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Chicago History: Dibs

Chicago street covered in snow


Chicago street covered in snow

If you’re a lifelong Chicagoan, you’re well-acquainted with the phenomenon of dibs. If you’re new to Chicago, you’ve certainly seen dibs in play over the last few weeks. Most likely, your street is covered in fold-out chairs, traffic cones or tables (and in rare cases, frozen jeans). For anyone unfamiliar, dibs is used to alert passing cars that someone has shoveled out a spot and is reserving it for future use. Over the years, it’s become an odd-yet-iconic Chicago tradition. Today, we explore the history and mystery behind dibs.

The History

Like many Chicago legends (deep dish pizza included), the official origin of dibs is uncertain. We might never know the first pioneer to use furniture to reserve a parking spot, but we do a general time frame of when it happened. After the great blizzard of 1967, the Chicago Tribune published an editorial noting that “motorists in many parts of the city…are staking out their domains with folding chairs, carpenters horses and anything that may come to hand.” Some also claim the term was coined by a Tribune columnist in the ‘90s, but no matter what you call it, it’s become a quintessential Chicago tradition.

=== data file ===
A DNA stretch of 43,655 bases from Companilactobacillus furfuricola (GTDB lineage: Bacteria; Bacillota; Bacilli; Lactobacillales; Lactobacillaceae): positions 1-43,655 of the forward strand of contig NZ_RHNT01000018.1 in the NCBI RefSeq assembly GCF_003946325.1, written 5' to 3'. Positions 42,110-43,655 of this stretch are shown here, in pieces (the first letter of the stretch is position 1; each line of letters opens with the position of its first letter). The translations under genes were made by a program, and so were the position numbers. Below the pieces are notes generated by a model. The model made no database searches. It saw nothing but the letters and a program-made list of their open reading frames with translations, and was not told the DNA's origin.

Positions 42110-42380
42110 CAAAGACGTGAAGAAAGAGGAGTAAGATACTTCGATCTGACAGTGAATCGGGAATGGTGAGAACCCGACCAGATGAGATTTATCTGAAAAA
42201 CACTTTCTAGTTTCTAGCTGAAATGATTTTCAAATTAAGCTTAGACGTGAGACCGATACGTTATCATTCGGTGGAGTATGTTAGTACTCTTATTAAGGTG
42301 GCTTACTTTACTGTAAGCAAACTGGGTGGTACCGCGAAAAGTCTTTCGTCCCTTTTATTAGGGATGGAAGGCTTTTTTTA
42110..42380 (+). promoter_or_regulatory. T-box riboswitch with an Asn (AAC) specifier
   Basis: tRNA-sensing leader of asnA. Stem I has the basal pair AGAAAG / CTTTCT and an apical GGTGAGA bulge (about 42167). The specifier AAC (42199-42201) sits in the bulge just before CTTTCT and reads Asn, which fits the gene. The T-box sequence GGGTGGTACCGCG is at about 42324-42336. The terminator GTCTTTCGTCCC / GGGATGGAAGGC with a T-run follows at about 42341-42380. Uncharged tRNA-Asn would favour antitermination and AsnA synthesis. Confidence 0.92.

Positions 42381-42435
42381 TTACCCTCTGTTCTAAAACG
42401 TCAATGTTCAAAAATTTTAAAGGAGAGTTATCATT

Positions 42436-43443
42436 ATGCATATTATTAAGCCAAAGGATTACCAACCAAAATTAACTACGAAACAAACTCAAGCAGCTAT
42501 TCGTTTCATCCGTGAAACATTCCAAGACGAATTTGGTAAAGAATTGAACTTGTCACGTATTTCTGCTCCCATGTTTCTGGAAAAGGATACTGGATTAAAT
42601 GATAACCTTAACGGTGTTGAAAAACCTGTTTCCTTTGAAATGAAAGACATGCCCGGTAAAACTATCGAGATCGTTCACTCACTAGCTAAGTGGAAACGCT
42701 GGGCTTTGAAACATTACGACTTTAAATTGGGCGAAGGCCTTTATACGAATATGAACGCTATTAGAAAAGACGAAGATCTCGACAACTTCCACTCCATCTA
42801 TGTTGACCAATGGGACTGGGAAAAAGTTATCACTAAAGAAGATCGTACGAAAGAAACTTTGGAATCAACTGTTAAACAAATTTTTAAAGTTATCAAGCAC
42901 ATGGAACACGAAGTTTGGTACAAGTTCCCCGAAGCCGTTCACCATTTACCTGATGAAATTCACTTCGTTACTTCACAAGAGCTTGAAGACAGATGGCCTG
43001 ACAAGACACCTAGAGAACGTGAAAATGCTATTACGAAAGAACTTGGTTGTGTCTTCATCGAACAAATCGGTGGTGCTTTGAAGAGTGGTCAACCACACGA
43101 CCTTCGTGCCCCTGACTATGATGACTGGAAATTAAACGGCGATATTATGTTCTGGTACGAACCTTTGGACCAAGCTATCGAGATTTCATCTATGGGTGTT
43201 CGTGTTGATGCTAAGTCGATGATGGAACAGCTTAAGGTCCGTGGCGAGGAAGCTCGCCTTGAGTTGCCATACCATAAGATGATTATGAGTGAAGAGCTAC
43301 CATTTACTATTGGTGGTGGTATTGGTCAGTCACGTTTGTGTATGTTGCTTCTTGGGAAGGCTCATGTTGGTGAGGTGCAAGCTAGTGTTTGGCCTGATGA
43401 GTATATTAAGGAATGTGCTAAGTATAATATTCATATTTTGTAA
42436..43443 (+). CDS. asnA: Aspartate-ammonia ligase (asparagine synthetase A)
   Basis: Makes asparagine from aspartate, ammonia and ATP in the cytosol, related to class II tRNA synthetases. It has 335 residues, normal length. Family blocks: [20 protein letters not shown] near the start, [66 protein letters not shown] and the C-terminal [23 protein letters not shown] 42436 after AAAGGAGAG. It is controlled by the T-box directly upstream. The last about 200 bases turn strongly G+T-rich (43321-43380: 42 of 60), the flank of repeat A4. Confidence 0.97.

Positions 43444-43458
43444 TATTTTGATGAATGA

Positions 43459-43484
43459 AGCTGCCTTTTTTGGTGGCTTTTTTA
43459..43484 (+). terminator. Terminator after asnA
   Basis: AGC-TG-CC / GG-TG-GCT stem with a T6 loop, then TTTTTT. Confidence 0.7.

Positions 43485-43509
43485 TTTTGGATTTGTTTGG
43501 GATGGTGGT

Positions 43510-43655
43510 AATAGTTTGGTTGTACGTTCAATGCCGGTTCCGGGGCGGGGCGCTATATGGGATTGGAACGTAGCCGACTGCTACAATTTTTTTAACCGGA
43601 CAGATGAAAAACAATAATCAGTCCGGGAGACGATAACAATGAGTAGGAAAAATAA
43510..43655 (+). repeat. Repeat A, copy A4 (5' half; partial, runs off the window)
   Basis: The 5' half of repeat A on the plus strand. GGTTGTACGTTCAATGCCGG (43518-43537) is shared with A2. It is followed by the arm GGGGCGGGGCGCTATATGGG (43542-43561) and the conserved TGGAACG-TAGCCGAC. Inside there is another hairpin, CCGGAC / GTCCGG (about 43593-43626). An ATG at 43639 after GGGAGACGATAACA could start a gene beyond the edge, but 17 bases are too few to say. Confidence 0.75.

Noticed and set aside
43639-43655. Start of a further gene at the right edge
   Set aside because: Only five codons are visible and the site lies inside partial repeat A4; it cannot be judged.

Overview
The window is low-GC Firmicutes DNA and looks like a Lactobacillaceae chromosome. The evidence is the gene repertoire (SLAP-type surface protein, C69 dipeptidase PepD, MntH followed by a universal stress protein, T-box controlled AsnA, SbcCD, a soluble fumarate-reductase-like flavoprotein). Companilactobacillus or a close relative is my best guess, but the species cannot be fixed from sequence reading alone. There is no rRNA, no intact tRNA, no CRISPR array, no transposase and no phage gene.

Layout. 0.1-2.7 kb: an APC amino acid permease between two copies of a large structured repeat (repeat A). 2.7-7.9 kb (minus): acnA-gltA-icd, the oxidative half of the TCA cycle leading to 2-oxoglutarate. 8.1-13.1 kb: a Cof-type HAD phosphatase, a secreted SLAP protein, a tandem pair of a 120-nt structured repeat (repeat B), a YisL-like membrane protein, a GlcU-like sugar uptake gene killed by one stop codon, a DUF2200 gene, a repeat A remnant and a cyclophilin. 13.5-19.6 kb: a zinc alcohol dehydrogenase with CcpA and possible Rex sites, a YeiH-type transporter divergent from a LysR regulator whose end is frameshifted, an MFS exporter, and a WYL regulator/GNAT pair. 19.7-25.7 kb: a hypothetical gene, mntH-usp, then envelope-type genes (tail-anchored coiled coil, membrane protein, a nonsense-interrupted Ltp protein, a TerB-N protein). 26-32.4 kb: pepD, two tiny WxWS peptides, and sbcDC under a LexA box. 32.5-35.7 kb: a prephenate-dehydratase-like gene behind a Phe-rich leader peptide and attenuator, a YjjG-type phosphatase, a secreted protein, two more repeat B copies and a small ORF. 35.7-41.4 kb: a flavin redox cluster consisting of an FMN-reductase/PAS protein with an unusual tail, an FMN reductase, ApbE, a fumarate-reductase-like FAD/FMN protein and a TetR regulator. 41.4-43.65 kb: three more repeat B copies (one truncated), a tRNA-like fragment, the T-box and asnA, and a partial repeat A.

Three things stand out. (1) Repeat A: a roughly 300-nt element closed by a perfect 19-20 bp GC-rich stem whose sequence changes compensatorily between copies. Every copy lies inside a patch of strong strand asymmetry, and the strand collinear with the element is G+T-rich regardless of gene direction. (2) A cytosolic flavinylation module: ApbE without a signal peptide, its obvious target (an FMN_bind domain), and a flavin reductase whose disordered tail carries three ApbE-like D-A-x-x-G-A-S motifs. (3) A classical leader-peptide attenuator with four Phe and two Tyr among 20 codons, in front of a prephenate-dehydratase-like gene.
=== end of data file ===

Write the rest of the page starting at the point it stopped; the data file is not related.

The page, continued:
Photo courtesy of Thrillist
Photo courtesy of Thrillist

The Rules 

So is dibs technically legal? Not exactly. From the start, the practice was technically illegal, though the city didn’t bother enforcing the law. It’s still tolerated, with some mayors even openly endorsing or joking about the tradition. But on the streets of Chicago, the unofficial rules and etiquette around dibs are hotly debated. NPR even published an article on the dangers of dibs last year. And some people just can’t stand it

Outside of Chicago

Many might wonder if dibs exists elsewhere, and apparently it does. Pittsburgh has its own version with furniture planted in a cleared space dubbed a “Pittsburgh Chair” or “savesies.” Other cities that experience heavy snowfall have their own versions as well, like Baltimore and Boston, where it might be simply referred to as “parking chair.”  But overall, it seems as if Chicago is the city which most proudly owns the practice. 

So whether you love it or hate it, dibs is engrained in Chicago as a time-honored winter tradition and here to stay for the long haul. Happy digging!